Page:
Widgets Magazine

Communities support typhoon relief efforts

Geraldine “Dindin” Baniqued ’14 was shocked when she heard that Typhoon Haiyan struck the Philippines, her home country, on Nov. 8.

The International Relief and Development nonprofit humanitarian group estimates over 10,000 dead and around 10 million affected by what is being called one of the most powerful storms in history.

SAM GIRVIN/The Stanford Daily

SAM GIRVIN/The Stanford Daily

Amid international and national relief efforts, the Stanford community and the city of Palo Alto are doing their part to help those in need.

For immediate relief, Stanford’s Pilipino American Student Union (PASU)—which Baniqued co-chairs—is directing the Stanford community to donate to the nonprofit National Alliance for Filipino Concerns (NAFCON).

Last week PASU held a three-day tabling event in White Plaza where they encouraged students to make online monetary donations to NAFCON.

At first PASU members collected cash donations, but upon realizing University policy that prohibits cash solicitations in White Plaza they subsequently resorted to sharing information on how to make online donations.

PASU co-chair Jomar Sevilla ’14 said that while the group ultimately did manage to get several students to donate online and continues to encourage students to digitally contribute to NAFCON, it was disappointing to have to turn away any cash donations after the first day of tabling.

“It was an obstacle and I think it kind of prevented us from really reaching as much funding as we could for White Plaza,” Sevilla said.

Beyond fundraising efforts, various groups and individuals eager to help spread the word of how to lend a hand overseas have also approached PASU.

The National Association for the Advancement of Colored People (NAACP) reached out to PASU to host a community gathering this past Monday consisting of an information session on Typhoon Haiyan’s impact, a reflection of the tragedy and a vigil for those affected.

Baniqued explained that the NAACP provided the space and logistical equipment and also helped with the setup and takedown of the event.

“We don’t do too many events with [the NAACP] and them reaching out to us just kind of showed us that this tragedy that happened in the Philippines was indeed something that united all the communities at Stanford,” Baniqued said.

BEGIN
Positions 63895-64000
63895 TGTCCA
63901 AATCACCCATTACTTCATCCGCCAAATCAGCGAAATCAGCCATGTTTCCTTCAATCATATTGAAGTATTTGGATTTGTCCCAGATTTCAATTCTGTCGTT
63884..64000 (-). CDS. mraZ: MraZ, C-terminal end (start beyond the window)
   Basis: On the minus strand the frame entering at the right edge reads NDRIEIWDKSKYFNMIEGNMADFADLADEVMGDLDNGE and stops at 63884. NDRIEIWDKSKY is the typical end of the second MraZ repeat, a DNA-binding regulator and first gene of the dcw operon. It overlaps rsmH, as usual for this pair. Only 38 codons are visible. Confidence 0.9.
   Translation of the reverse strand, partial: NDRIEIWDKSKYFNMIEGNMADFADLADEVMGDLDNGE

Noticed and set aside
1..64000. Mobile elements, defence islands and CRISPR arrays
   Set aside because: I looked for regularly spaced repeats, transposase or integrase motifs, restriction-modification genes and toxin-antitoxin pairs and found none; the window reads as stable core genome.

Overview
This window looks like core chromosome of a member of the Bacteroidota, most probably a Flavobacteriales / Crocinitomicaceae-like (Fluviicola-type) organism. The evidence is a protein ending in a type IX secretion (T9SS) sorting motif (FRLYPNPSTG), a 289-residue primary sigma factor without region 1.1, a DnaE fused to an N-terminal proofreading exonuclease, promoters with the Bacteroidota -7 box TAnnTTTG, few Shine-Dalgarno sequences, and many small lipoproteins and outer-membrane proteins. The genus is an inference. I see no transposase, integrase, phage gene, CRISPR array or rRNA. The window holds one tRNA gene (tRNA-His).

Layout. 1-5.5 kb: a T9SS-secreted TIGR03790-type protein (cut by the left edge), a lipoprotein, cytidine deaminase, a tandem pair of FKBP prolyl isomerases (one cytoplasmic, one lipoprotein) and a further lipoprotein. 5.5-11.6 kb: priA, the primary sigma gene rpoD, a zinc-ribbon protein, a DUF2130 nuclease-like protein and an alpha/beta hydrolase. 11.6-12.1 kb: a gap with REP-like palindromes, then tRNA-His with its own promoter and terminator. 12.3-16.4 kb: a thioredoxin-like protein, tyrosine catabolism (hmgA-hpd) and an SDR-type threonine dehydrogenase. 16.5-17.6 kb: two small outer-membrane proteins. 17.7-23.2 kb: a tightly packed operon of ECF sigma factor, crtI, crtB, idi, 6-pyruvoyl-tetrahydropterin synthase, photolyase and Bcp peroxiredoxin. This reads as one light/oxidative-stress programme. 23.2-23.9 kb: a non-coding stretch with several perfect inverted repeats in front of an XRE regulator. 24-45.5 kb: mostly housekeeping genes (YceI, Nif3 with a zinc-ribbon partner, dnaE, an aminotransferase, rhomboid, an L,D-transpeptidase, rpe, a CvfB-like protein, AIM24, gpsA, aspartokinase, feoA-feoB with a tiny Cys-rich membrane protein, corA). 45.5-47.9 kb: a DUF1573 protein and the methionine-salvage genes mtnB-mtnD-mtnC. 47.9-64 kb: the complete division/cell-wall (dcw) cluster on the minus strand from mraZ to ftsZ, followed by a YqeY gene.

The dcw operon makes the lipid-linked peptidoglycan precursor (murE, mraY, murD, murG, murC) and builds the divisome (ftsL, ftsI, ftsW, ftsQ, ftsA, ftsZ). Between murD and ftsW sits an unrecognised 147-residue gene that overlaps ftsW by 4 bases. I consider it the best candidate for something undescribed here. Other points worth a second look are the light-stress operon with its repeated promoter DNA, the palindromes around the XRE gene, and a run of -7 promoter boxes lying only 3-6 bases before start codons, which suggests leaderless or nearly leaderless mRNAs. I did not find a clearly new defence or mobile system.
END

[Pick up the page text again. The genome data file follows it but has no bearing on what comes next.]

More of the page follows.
Baniqued described other examples of community outreach, including staff members in the department of Electrical Engineering setting up a donation box for relief efforts and asking PASU to provide informational handouts on the storm’s impact, and the Graduate Student Council asking PASU to attend a Thanksgiving dinner to inform guests and collect donations.

PASU is also currently in the process of forming a task force dedicated to cultivating discussions on how local communities can best meet the on-going needs of those affected by the storm. Such needs include addressing socio-political issues in the Philippines.

While PASU is leading the charge, Baniqued and Sevilla explained how membership for the new task force is open to everyone on and off campus who is willing to help out.

Baniqued added that though the task force’s explicit goals are yet to be determined, one of the biggest things it will handle is to keep track of various fundraising and information events across communities.

Just next door to PASU’s on campus efforts, the Palo Alto City Council has agreed to donate $10,000 out of its contingency fund towards its Pilipino sister city Palo in Leyte Island that was hit by the typhoon, according to Claudia Keith, chief communications officer of Palo Alto.

Through coordination with the nonprofit Neighbors Abroad, Palo Alto has sister cities around the world, with Palo in the Philippines being the first. Ruth Carleton, Neighbors Abroad Vice President in charge of Palo, explained that the organization sponsors a children’s library in Palo and provides the salaries of two Pilipina librarians there.

As Neighbors Abroad continues to collect funds to send over to Palo, Carleton is worried about how little direct communication the organization has with the region and the sparse knowledge of the librarians’ whereabouts.

“We know nothing about what has happened with them, dear wonderful amazing ladies, and we don’t know if they’re okay,” Carleton said.

While Baniqued’s relatives are unaffected by the storm, she and Sevilla recognize the devastation survivors are facing and amidst the tragedy, they see an opportunity to more openly discuss how much of an impact PASU can have from the states.

“Often at Stanford all the different organizations and [Voluntary Student Organizations] live in their own bubble but we need to start looking out and seeing and know that these people are our people and that they’re also affected by this and that we should look out for them,” Sevilla said.

Be it through monetary donations to organizations like NAFCON and Neighbors Abroad or simply offering a prayer of Thanksgiving to the numerous victims and survivors, Sevilla said he is touched by how the local community has come together to attend to those in need.

“This is just the Stanford community, but if the Stanford community can bring this to all their outside community, I’m sure we are a really far reaching network,” Sevilla said.

Contact Ileana Najarro at inajarro ‘at’ stanford.edu.

About Ileana Najarro

Ileana Najarro is the Managing Editor of News at The Stanford Daily. She previously worked as a News Desk Editor and Staff Writer.